A friend requested that I repost my manifesto.
Note: I began my manifesto by listing my values - relationships, creativity, spirituality, health, natures, learning and education, Creating a list of what you value will provide a skeleton for you to begin to build your manifesto.
"if you have faith, even if it's only as tiny as a mustard seed, you can move a mountain." Our Bible school teacher passed around a necklace with a mustard seek embedded in plastic, while she explained the power of faith. Or tried. We didn't challenge her. Those weren't the days when a child would yell out "Are yo crazy. You mean you think you can just sit there and believe and the whole mountain will move?"
We lived in a town surrounded by mountains and I had never heard anyone express concern about their placement. The story made an impression, but it didn't make a lot of sense from my eight year old perspective.
I was still thinking about it when I got home and did what I always did when something didn't make sense. I asked my father. He was brilliant. He taught calculus at an engineering school, read Chaucer, and did crossword puzzles in ink. He started college at 15, had 3 majors and 2 minors, and completed one of his master's degrees in French. He was one of the few adults who never talked down to me because I was a child. He made me feel he respected my opinion as much as one of his student's or another adult's.
He had an extensive vocabulary yet communicated clearly. He wasn't interested in impressing others. He was interested in learning and education.. "if you can't explain something simply, you don't understand it."
My father could have been very judgmental about education and degrees, but he was concerned with learning for the joy of it. He literally lit up when given the opportunity to help others,process information. He had been a Methodist Sunday school teacher for nearly two decades, so he was well prepared for this conversation.
He explained that the mustard seed represented a spiritual point of view and the mountain represented a problem or challenge. "The mustard seed story illustrates if we have faith, we can solve our problems. It is also about taking the responsibility to believe in ourselves enough to confront our concerns."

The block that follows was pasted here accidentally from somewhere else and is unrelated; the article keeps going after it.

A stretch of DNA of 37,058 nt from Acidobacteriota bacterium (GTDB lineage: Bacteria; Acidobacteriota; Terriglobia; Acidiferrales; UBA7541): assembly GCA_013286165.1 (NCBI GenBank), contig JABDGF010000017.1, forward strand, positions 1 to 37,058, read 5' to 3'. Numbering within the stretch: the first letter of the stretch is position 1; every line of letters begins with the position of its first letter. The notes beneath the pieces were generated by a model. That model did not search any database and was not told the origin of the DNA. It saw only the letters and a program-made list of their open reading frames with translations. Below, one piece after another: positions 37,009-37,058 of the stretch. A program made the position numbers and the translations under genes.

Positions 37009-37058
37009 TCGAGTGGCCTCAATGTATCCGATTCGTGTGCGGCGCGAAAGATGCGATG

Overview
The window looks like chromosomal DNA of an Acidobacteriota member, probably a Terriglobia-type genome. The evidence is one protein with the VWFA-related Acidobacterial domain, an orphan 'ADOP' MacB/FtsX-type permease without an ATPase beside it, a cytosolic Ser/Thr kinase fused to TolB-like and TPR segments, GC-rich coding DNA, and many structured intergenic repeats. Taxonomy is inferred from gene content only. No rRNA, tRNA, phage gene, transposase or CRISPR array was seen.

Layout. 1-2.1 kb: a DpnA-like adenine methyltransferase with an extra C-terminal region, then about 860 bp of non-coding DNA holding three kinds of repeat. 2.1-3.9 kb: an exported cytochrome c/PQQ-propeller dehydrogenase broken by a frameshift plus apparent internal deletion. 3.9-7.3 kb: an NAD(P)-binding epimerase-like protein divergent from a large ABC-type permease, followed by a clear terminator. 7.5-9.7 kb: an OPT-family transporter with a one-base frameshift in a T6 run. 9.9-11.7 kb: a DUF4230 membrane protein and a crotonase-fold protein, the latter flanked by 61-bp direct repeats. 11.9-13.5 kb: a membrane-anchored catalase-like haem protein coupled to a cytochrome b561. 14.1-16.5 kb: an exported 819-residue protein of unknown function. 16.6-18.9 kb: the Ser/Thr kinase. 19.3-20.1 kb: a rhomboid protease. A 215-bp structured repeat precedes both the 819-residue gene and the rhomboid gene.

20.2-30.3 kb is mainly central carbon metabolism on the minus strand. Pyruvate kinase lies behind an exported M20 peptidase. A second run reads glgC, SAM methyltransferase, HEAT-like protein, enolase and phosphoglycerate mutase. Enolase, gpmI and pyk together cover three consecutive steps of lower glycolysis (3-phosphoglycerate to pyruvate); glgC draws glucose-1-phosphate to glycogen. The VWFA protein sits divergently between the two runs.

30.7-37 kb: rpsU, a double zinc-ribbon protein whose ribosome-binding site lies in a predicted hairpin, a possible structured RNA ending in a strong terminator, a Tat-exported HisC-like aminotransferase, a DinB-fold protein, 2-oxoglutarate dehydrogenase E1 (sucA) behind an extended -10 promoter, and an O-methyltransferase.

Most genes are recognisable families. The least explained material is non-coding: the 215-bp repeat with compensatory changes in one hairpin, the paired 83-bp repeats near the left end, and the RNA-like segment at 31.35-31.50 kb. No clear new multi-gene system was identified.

"But," he continued, "we don't necessarily have to solve a problem. Sometimes we can move a mountain by changing our perspective. If we have faith, and stop reacting and trying to fix things, we might find that what we perceived as a mountain is a blessing in disguise. We often make things harder than they have to be by trying to control everything."
My dad used an example that made the lesson clear. I had recently been concerned that a friend was mad at me because she had been avoiding me for a couple of days. She had been planning a surprise party for me. I had been angry and hurt and began avoiding her. Later, I felt terrible.
Faith comes from inside.We don't need to prove to anyone we have it if we do. It extends beyond the faith we have in ourselves. It is about giving others, and life's circumstances,, the benefit of the doubt, and not making judgements or assumptions.
I wrote this years ago, when my brother and I joined the Pine Street Presbyterian church in Harrisburg, PA. Recently, there are events causing me to question our county's direction. Revisiting this helped shift my perspective and give me peace of mind. I hope it will do the same for you.
Recently a friend and I were discussing the direction this country is taking and I was reminded of this exhibit I visited at the American Visionary Arts Museum in January, 2013,
Lessons from Nature is a topic that has fascinated me for a lifetime. Even so, I was totally unprepared for the insights of Esther Krinitz, a holocaust surviver, artist and story teller, whose work was featured at the American Visionary Art Museum in Baltimore, Maryland.